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The Great Empires of Prophecy, from Babylon to the Fall of Rome

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    Demosthenes Against Philip—The Sacred War—Philip the Head of Greece—Philip Generalissimo

    To Nebuchadnezzar the Lord said that after him there should arise another kingdom “inferior” to his, which was Medo-Persia, “and another third kingdom of brass, which shall bear rule over all the earth.” 1[Page 141] Daniel 2:39, last part.GEP 141.1

    2. In Daniel 10:20 the angel said, “And now will I return to fight with the prince of Persia; and when I am gone forth, lo, the prince of Grecia shall come.” Therefore we know that Grecia was the power that should succeed that of Media and Persia—that Grecia was the “third kingdom of brass” which should “bear rule over all the earth.”GEP 141.2

    3. Philip II succeeded to the kingdom of Macedon B. C. 360, at the age of twenty-three or twenty-four. “Macedonia is a part of Greece.”—Strabo. 2[Page 141] “Fragments,“book vii, chap 1, par. 1; sec. iii, par. 1. “At first Hellas denoted nothing but the spot in Thessaly where the tribe of Hellenes dwelt. In later times, after Philip of Macedon obtained a seat at the Amphictyonic Council, 3[Page 141] The Amphictyonic Council “was a Hellenic institution, ancient and venerable, but rarely invested with practical efficiency. Though political by occasion, it was religious in its main purpose, associated with the worship of Apollo at Delphi and of Demeter at Thermopylae. Its assemblies were held twice annually—in spring at Delphi, in autumn at Thermopylae, while every fourth year it presided at the celebration of the great Pythian festival near Delphi, or appointed persons to preside in its name. It consisted of deputies called Hieromnemones and Pylagorae, sent by the twelve ancient nations or factions of the Hellenic name, who were recognized as its constituent body. Thessalians, Boeotians, Dorians, Ionians Perrhaebians, Magnetes, CEtaeans, or AEnianes, Achaeans, Malians, Phocians, Dolopes. These were the twelve nations, sole partners in the Amphictyonic sacred rites and meetings, each nation, small and great alike, having two votes in the decision and no more; and each city, small and great alike, contributing equally to make up the two votes of that nation to which it belonged. Thus Sparta counted-only as one of the various communities forming the Dorian; Athens, in like manner in the Ionian, not superior in rank of Erythrae of Priene.”—Grote’s “History of Greece,” chap 87, par. 2. it meant the whole peninsula south of the Balkan Mountains (Haemus), including Macedonia and Thrace.” 4[Page 141] Encyclopedia Britannica, art. Greece, par.1.GEP 141.3

    4. “Macedon was a hereditary kingdom, situated in ancient Thrace, and bounded on the south by the mountains of Thessaly; on the east by Battia and Pieria; on the west by the Lyncestae; and on the north by Mygdonia and Pelagonia. But after Philip had conquered part of Thrace and Illyrium, this kingdom extended from the Adriatic Sea to the river Strymon. Edessa was first the capital of it, but afterward resigned that honor to Pella, famous for giving birth to Philip and Alexander. The kings of Macedon pretended to descend from Hercules by Caranus, and consequently to be Greeks by extraction. Philip was the son of Amyntas II, who is reckoned the sixteenth king of Macedon from Caranus.”—Rollin. 5[Page 142] Ancient History,” Philip, sec. 1. 1, 3.GEP 142.1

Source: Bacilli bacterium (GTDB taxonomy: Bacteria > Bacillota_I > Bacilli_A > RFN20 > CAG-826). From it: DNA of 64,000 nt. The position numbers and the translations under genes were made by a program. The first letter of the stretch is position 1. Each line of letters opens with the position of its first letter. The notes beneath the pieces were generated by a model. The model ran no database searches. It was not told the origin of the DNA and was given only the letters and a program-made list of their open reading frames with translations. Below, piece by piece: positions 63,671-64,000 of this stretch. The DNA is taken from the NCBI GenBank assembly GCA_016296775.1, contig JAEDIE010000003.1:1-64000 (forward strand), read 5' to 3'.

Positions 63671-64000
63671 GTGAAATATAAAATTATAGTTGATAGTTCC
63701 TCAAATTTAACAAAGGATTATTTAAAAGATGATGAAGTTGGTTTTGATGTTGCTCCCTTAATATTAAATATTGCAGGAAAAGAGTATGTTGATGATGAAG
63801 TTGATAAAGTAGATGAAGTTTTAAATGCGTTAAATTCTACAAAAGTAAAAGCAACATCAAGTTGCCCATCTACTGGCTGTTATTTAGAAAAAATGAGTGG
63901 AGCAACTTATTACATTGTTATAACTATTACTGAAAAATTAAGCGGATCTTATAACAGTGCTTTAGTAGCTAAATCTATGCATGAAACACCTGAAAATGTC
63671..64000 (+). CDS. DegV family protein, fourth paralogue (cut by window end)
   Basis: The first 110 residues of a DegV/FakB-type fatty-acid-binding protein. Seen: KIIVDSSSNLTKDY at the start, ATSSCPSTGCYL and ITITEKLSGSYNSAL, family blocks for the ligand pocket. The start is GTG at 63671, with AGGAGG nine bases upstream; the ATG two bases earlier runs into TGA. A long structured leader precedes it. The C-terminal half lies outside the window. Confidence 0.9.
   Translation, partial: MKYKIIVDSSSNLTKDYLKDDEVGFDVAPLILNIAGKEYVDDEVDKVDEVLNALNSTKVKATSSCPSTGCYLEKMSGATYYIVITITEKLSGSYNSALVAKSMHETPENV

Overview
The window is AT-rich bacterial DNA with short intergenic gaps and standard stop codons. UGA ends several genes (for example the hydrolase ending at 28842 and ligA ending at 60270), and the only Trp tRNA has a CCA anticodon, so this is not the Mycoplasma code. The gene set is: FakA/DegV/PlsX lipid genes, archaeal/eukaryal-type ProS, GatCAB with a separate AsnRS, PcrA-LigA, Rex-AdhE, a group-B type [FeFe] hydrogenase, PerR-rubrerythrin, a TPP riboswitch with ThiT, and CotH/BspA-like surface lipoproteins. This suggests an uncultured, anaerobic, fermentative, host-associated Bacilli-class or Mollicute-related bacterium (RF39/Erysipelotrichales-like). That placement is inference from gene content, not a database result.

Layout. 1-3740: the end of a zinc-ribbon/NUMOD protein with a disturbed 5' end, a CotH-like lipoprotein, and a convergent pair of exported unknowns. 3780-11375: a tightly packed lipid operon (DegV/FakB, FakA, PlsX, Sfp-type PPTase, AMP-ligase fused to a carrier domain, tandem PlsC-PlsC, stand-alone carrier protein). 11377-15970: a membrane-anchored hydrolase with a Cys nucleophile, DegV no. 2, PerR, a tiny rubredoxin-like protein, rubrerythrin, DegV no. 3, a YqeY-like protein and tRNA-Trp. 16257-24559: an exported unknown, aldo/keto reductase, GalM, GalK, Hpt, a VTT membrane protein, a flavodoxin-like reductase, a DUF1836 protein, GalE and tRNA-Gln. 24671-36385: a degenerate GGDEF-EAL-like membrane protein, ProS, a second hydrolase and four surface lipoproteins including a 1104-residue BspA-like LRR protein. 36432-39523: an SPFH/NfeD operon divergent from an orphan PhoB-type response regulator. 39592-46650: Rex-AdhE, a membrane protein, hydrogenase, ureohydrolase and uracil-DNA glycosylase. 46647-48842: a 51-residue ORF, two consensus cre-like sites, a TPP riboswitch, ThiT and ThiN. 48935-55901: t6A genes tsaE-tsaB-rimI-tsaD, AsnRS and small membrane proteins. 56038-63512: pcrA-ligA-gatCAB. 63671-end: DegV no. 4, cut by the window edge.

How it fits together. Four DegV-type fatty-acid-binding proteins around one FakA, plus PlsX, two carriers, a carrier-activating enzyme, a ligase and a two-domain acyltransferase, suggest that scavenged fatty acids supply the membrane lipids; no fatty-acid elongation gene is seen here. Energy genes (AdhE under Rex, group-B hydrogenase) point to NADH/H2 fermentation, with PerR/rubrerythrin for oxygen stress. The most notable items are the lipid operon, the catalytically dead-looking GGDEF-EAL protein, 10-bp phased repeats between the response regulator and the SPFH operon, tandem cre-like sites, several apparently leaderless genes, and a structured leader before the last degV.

5. Apart from Macedonia, at the accession of Philip, Greece consisted of nineteen distinct States; and was “at the moment completely disorganized.” These nineteen States were, Epirus and Thessaly, which composed North Greece; Acarnania, AEtolia, Locris, Doris, Phocis, Megaris, Baeotia, and Attica, which composed Central Greece; and the Corinthia, Sicyonia, Achaia, Elis, Messenia, Lagonia, Argolis, and Arcadia, which composed the Peloponnesus, or Southern Greece; the island of Euboea, which lay along the eastern coast, formed the nineteenth State,—but taken all together, the whole territory was only a little larger than is the State of West Virginia, having an area of 25,811 square miles, while West Virginia has 23,000.GEP 142.2

    6. Imagine a territory so small as that, with a coast line as great as that of Greece, divided into nineteen independent States, two of which comprise fully half of the whole area, each one of the nineteen being jealous of all the others, besides being itself disturbed by factions jealous of each other, with all public spirit gone—imagine such a condition of affairs as this, and you have a picture of Greece at the time that Philip became king of Macedon.GEP 142.3

    7. Ever since the time of Xerxes, Greece had been anxiously longing to reach the heart of Persia and wreak her vengeance there, as Persia had done in Greece in the burning of Athens. But it is evident that before Greece could do anything at all herself, or before anything could be done by any one with her, she must be united. She must be united upon her own choice, and so be free; or else be united against her choice, and be in subjection. To form a united Greece under his own hand, was the task which Philip set for himself. Therefore, as soon as he had settled the affairs of his own kingdom, he deliberately set about what he knew to be a mighty task—the bringing of all the States of Greece into subjection to himself. And this with the definite object of “getting himself appointed, in the assembly of the Greeks, their generalissimo against the Persians.”—Rollin. 6[Page 143] Id., sec. vii, par. 1.GEP 142.4